“Make Way for LCDs”
Examining the CRT Replacement Path
Story by Dale Smith
“Technology is a fickle temptress. It shows you something radically new and so cool you can’t believe it. Then, just when you make a commitment to whatever today’s must have gizmo is, it pulls the rug out from under you and – wham -yesterday’s next big thing is tomorrow’s can’t-give-it-away.
Just look at the first cathode ray tubes for EFIS (electronic flight instrument system) and EICAS (engine indication and crew alerting system) displays. Thirty years ago, and yes it has been 30 years since they were introduced, CRTs were all the rage. Whether you were flying a Citation 550 or a 757, if it didn’t have glass, nobody wanted it.
It’s Deja-vu All Over Again
Today, liquid crystal displays are doing to CRTs what CRTs did to mechanical instruments in the early 1980s. Thanks to a combination of diminishing reliability and lack of upgrade capabilities, CRTs are, or will soon become, a significant cause of concern for operators that still have them in their aircraft. The reason is quite simple: CRT technology is obsolete, at least as far as general and commercial aircraft are concerned.
When was the last time you saw a new business aircraft with a CRT EFIS? Or for that matter, when was the last time you went to the electronics store and bought a new television or computer with a CRT in it? It’s been a long, long time. …”
Read Full Article >> http://www.sea-avionics.com/documents/Make-Way-for-LCDs.pdf
SOURCE: Smith, Dale. “Make Way for LCDs” Avionics News. Jan. 2014: 34-37.
Make Way for LCDs” in the January edition of Avionics News is a good article on the ever-changing world of technology and how it impacts the aviation industry.
Sometimes aircraft owners and operators do not want to hear about upgrades and other options. However, for many avionics companies it is not always about the upsell or trying to make more profit by selling a more current product. Southeast Aerospace receives many inquiries every day from around the world relating to legacy products that may be nearing their end or have significant support issues ahead. Interestingly enough, some people do not want to accept that a part (such as in this case an CRT EFIS indicator) is no longer available or not supported by the factory any longer. As the article clearly indicates, some of this technology is 30 years old. So, I ask this question – would you go into an electronics store and be shocked if they couldn’t sell you or repair your 8 track player?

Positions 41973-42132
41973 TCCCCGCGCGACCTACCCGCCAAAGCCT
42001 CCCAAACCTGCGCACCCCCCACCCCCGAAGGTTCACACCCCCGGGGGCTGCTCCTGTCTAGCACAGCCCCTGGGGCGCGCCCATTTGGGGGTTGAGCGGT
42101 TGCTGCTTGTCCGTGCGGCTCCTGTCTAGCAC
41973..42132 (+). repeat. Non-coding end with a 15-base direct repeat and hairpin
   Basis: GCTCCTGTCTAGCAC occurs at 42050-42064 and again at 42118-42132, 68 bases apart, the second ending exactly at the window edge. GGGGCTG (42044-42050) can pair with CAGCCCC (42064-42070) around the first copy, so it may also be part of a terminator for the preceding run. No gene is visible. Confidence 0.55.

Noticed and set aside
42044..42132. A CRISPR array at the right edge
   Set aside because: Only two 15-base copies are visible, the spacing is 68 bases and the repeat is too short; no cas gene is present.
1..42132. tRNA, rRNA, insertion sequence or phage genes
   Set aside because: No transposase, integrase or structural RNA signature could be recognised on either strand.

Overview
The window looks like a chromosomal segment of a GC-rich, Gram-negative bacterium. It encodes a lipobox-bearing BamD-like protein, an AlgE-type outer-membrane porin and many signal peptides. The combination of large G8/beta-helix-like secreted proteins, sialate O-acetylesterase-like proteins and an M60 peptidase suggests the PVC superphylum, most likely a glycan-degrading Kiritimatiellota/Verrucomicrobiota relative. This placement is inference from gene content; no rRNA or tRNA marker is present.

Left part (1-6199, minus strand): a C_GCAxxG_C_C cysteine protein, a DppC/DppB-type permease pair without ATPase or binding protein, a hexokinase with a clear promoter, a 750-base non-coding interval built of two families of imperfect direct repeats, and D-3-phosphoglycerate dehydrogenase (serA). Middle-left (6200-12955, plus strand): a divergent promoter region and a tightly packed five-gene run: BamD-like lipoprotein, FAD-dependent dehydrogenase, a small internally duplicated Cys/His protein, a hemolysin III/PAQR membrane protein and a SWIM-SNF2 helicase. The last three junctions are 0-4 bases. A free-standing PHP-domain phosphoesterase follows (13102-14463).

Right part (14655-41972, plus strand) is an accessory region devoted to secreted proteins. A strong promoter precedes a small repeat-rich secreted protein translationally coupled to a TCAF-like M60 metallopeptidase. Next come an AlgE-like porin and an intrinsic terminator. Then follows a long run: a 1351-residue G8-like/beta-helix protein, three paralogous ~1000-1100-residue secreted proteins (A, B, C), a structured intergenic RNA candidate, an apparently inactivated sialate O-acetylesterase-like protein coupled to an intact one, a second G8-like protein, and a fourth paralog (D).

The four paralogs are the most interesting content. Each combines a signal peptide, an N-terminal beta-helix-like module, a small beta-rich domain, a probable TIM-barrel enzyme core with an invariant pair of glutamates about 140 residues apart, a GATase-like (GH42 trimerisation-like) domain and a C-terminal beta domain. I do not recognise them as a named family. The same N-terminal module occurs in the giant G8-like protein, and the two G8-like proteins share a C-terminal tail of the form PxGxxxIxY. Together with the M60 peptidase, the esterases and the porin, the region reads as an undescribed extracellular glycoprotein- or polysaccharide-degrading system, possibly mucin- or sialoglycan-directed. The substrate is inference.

The article also does a good job of covering the counterpoint which is that sometimes upgrading from legacy equipment is expensive. Sometimes the upgrade paths may seriously conflict with value of the aircraft and the return on investment discussion. That is, it may not seem practical to put a new $100,000 glass cockpit into a 20 or 30 year old aircraft. You may never recoup the cost of that upgrade if/when you go to sell the aircraft. So, there are many considerations and factors related to the upgrade/retrofit discussion to consider.
In any case, this article is a good reminder that sometimes you have to ‘cut your losses’, ‘bite the bullet’ and/or be proactive when it comes to critical components such as flight displays. Furthermore, SEA often reminds customers that while spending $15,000 to repair your CRT EFIS indicator might seem more palatable than a $50,000 replacement/upgrade, you should always keep in mind what you are sinking your money into when you choose the less expensive option – older technology in the consumer world that has most likely disappeared.
So, the next time someone tries to sell you an upgrade, make sure they give you cold hard facts why:
– Costs now vs. costs later
– Support longevity
– Ease of upgrade